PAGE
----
In the run-up to the global economic recession that coincided with a major U.S. housing market crash, everything was coming up roses for consumers. Everyone and their cousin, to use the colloquialism, seemed to be eligible for homeownership, and it was not unusual for paperless applications to go through.
It was, so to say, a very “decadent” period for the mortgage market, and when the bubble did eventually burst, the housing market did an about-face, with lenders requiring only the best credit and following extremely restrictive guidelines, and mortgage interest rates rising quickly. This made it especially hard for first-time buyers to enter the market, as well as existing homeowners hoping to refinance their property and reduce their monthly mortgage payments.
Things have changed as the housing market emerges from a mixed 2014 and enters a brand new year. Home price hikes, which were so instrumental in keeping first-timers out of the market, are now more realistic than they were. Mortgage rates have also declined substantially from their year-ago levels, and are now at 20-month lows on most surveys. With the FHA, Fannie Mae, and Freddie Mac having launched new changes designed to benefit entry-level customers and first-timers, there has not been a better time to buy a new home or to refinance in quite a while.
In its index report for quarter four 2014, Fitch Ratings revealed that the average rate for 30-year fixed-rate mortgage products is now at 3.66 percent, a 20-month low and a level that is 92 basis points lower than the highs reached in mid-2013. “Conditions are very favorable for first-time homebuyers to start getting back into the market,” said Sean Nelson, director of Fitch Ratings. “Mortgage rates are falling, FHA insurance premiums are coming down, home prices are cooling and employment is steady.”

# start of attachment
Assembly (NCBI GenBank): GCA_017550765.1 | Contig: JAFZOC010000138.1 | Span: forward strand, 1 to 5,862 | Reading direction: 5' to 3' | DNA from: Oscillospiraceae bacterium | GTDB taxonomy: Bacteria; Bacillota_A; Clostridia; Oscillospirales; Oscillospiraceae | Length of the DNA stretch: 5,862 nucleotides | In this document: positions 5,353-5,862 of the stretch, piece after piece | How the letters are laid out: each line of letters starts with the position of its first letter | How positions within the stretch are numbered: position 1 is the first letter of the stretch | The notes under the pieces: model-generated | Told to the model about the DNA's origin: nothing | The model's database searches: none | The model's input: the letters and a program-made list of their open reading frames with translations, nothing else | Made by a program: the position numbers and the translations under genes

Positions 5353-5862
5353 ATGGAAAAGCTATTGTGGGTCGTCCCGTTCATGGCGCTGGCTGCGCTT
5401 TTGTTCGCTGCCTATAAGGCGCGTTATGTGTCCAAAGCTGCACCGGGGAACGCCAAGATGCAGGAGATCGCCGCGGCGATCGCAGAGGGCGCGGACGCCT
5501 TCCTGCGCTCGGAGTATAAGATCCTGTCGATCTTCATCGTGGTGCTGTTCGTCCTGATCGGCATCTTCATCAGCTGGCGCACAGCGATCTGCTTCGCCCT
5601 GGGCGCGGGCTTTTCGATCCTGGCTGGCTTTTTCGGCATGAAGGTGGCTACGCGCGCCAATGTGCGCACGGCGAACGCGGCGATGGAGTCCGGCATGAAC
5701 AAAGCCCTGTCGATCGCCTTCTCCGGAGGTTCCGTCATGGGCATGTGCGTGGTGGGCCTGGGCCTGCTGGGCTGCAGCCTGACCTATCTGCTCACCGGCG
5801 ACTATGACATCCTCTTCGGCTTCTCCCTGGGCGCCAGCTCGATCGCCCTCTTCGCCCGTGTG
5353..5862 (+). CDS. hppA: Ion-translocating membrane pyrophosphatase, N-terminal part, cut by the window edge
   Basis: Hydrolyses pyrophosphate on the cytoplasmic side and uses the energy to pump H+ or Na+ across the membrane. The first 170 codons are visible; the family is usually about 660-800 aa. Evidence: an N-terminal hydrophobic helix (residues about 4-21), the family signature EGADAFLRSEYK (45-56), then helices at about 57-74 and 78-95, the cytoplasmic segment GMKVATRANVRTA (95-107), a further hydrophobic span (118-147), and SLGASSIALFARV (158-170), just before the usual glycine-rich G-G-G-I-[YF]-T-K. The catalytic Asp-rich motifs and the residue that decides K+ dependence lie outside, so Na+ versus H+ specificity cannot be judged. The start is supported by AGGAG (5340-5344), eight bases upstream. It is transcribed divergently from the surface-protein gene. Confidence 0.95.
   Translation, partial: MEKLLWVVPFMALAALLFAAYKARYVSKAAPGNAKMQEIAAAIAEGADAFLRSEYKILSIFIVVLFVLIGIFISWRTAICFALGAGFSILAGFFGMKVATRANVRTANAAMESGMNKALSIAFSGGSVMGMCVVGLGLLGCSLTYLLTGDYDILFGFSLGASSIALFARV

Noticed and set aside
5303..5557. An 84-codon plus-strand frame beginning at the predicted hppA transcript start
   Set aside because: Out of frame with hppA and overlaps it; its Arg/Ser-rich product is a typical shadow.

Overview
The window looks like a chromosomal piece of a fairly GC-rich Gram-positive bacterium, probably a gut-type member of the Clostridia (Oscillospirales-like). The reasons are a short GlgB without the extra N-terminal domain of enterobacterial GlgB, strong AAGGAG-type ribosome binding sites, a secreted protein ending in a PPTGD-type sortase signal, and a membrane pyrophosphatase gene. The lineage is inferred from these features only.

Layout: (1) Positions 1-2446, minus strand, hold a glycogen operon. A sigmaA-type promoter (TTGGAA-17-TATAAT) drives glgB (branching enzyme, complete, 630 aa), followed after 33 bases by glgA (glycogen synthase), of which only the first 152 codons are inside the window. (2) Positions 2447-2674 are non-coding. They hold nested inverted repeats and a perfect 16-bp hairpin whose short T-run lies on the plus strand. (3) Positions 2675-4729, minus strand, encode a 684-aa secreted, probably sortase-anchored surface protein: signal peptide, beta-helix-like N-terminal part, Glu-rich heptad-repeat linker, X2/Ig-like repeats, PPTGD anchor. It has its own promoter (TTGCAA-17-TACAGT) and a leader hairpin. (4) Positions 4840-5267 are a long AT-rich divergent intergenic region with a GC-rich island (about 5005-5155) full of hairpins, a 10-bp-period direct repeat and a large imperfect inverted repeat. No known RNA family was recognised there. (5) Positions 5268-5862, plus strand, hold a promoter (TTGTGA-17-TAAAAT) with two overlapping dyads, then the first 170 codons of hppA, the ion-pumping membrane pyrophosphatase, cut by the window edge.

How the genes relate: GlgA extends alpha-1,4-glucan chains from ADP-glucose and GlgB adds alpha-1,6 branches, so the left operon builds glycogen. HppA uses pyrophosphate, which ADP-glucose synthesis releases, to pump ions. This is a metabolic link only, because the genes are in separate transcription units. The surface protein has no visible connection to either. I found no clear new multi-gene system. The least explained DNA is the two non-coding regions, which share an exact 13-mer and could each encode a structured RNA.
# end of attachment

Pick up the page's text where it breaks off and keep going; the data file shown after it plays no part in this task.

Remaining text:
Recent data seems to back up Fitch’s optimism for the 2015 calendar year. Months prior, the Mortgage Bankers Association’s data showed the refinance share of mortgage activity teetering around the 50 percent mark. As per recent reports, that figure is now up to about 70 percent.
And there have been several economic reports showing home purchase activity ticking up in the latter parts of the year, which is in contrast to previous months, when a lot of consumers found the rapid rise of home values to be overwhelming. While Freddie Mac’s latest mortgage rate survey showed 30-year FRMs moving slightly higher, interest rates remain very close to historical and 20-month lows alike.
As for government agencies and their mortgage market reforms, these include the FHA reducing the mortgage insurance premiums from 1.35 percent to 0.85 percent, and Fannie Mae and Freddie Mac reducing minimum down payment requirements to 3 percent for qualified home buyers. For the former move, Fitch echoed the FHA’s promise that consumers can save about $900 per year on an average, though there have been separate reports, including one from RealtyTrac, that show insurance premium savings could be well in the thousands, depending on a consumer’s home market.
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